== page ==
Kerb appeal
Home,  Real Estate

English Homes through the ages.

Kerb appeal
Creating kerb appeal

The 1970’s

This short historical article is a work in progress.

As time and material becomes available, I will update the information

When I started in real estate way back in 1971 at Messrs Nicholas, Land & Estate Agents in the market town of Reading, England,

There were five offices, with a senior partner and five other partners all the partners were members of the RICS (Chartered Surveyors). 

In addition there were three assistants, a book keeper, a lithographer, an archivist, a typing pool of four typists, a tea lady, amd me the junior assistant.

The company sold homes, had an active commercial department ( I worked for the commercial partner) , a  monthly high quality furniture auction and a valuation department.


Houses prices in the 1970’s were a fraction of what they are today.

  • Semi- detached homes sold for around $2500
  • Detached modern homes for around $3500 +
  • Detached older homes for around $5000
  • Small country estates – with horse barns, stables, tennis courts on 5 acres plus around $12000
  • Large estates with 25+ acres up to $18000
  • Rental properties with a sitting tenant paying $1 a week sold for $300


Most homeowners were older, in their 30’s working in established jobs.

They had variable mortgages from Building Societies.

It was required that they carried full life insurance.

If you took out a with profits policy during the 70’s you were very likely to make a substantial profit this quickly changed in the 80’s.


1950’s New Homes.

The market was just adjusting to the baby boom.

With developers offering “semi-detached” and detached  homes in cul-de-sacs.


Very few flats/apartments were being built apart from in cities.

External areas of homes were functional.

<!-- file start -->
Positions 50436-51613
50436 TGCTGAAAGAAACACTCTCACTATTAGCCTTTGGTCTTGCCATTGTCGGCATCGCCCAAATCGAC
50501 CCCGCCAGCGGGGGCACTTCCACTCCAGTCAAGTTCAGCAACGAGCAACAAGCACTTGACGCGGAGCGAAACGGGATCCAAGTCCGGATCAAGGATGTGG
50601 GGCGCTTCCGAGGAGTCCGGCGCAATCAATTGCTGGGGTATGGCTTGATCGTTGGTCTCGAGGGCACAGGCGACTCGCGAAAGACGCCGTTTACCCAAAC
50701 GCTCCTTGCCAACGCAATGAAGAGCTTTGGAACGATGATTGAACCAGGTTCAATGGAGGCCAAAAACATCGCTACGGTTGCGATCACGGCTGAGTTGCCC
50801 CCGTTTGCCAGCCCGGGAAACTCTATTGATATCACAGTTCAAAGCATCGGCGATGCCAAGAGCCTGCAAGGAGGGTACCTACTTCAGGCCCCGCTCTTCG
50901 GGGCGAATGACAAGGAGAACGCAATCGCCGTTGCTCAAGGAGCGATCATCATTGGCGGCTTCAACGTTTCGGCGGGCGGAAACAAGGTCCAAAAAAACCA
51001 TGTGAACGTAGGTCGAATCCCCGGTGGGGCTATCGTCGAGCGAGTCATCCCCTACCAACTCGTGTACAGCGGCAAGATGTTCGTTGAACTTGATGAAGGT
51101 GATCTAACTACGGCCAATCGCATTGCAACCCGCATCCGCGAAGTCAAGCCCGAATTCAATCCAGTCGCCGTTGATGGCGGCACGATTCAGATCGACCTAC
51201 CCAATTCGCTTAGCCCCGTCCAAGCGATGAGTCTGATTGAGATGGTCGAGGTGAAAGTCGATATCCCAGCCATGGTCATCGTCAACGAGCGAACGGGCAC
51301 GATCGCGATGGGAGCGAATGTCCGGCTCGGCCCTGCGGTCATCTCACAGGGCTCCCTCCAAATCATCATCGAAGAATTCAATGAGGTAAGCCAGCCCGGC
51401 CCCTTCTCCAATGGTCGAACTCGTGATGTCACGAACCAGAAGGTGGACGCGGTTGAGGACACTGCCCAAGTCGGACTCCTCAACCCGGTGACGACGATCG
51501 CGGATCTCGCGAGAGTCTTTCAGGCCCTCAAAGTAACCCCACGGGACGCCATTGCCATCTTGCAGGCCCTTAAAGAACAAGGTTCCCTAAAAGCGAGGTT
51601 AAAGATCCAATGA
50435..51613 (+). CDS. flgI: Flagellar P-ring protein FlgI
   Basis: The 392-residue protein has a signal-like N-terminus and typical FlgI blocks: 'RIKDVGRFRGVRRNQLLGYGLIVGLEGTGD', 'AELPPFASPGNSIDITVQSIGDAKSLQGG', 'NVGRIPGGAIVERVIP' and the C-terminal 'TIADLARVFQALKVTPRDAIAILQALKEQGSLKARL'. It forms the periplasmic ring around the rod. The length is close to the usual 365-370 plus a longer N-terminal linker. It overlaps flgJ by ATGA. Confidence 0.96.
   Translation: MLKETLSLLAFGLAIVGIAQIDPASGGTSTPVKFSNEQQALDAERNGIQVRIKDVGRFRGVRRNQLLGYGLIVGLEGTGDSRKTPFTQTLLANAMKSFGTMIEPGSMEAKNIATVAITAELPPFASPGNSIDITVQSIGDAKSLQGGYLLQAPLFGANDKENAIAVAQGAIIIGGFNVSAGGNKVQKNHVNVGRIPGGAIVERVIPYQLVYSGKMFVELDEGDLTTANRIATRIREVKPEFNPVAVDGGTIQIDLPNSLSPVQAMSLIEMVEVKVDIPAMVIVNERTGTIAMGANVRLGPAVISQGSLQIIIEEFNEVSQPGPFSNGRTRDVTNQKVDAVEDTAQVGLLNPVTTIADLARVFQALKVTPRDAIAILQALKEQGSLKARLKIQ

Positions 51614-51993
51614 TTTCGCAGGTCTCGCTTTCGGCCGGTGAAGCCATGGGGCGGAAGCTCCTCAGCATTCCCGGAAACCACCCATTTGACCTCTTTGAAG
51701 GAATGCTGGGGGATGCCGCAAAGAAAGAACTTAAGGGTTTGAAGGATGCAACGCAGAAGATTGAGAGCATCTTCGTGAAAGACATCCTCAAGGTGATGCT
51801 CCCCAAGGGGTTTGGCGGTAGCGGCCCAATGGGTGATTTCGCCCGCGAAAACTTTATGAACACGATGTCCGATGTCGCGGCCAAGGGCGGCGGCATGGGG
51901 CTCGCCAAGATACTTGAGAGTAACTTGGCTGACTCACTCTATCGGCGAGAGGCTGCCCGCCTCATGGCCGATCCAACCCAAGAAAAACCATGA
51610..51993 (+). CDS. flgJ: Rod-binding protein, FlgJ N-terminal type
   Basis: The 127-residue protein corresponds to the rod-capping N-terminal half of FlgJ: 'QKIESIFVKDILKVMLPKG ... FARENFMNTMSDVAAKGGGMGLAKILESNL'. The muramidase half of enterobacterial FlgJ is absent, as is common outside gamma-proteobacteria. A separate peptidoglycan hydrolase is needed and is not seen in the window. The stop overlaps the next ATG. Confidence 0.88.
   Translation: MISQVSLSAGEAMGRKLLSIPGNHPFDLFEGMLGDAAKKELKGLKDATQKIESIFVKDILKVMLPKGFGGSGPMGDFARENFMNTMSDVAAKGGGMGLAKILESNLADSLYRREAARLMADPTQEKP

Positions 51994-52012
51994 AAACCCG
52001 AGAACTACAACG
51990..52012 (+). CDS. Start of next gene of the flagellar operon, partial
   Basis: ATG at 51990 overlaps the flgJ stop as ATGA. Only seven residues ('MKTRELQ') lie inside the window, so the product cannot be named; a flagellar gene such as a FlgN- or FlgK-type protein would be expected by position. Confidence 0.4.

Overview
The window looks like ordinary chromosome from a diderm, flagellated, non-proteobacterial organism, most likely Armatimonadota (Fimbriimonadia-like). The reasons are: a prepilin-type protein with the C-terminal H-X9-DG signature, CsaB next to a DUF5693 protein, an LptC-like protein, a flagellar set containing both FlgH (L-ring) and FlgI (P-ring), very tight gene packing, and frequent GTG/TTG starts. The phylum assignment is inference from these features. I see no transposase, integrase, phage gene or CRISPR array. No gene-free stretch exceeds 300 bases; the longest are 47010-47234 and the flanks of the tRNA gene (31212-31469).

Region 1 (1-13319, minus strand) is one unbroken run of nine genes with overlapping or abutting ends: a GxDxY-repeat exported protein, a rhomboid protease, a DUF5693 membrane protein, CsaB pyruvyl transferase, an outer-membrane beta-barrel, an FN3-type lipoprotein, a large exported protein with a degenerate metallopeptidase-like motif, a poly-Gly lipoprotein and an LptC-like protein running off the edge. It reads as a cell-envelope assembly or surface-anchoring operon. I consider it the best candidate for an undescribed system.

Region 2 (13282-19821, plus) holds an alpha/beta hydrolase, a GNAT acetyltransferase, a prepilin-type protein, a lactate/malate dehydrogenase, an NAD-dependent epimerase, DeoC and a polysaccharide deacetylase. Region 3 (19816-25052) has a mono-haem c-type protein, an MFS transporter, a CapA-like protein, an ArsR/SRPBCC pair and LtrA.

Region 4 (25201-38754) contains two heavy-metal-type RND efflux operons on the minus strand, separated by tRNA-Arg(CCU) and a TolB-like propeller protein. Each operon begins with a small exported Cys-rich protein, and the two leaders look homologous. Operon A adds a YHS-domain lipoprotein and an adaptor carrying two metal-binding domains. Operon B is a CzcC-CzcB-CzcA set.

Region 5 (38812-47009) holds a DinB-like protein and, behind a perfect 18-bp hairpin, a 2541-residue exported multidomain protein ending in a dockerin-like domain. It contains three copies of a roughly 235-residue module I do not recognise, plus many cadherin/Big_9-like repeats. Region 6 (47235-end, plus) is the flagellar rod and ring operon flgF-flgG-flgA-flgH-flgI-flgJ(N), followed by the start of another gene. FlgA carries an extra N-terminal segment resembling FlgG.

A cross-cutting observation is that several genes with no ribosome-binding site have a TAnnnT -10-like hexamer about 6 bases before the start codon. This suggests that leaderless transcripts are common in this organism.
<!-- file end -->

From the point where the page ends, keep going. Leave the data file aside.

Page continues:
With shrub gardens, vegetable gardens, annual flower gardens and gravel drives and paths.

Inside homes, kitchens were adding refrigerators, washer driers, cookers and hot water heaters.

Most homes had a television and telephone.

Not everyone had cars. Microwaves were very rare.

Living rooms still had open coal fired fireplaces.

Although central heating was just beginning to be a standard feature. 

Construction was almost standard – concrete strip foundation ( depth dependent on excavation and soil type) . 

No basements.

Internal walls were breeze block ( pulverised fuel ash) with an air gap and externally a lighter sand faced fletton brick.

Window frames were generally wooden, or galvanised steel with lead flashings. (but not double glazed).

Wiring was 240v with 13amp fused plugs on every appliance.

Plumbing was galvanised steel.

Roofs were either clay or concrete tile with lead flashings, gutters were cast iron, floors were wooden.

Older Homes

Previously owned homes (before the 1950’s)  were of a mixed quality.

Pre-War – 1920 – 1939

The very best built were between the war years 1920- 1936. 

They were large properties, sitting on good sized plots, usually over 1/2 acre.

Very high construction quality with superb lasting wooden features, wooden panels, floors and window frames.

Superb wooden front doors. 

There were also large high quality apartment blocks in cities built of brick and quality materials.



The 1950’s homes were well built brick homes.

Often built in small ‘cul-de-sacs’ now needing modernisation – rewiring, heating and modern equipment.



The 1960’s were not as well constructed, often ‘boxy’ many were semi- detached or row homes the materials used were not long lasting.

Around the 1970’s homes started to rise in price




Individually architecturally designed and built.

a growing trend was to extend older homes as here.


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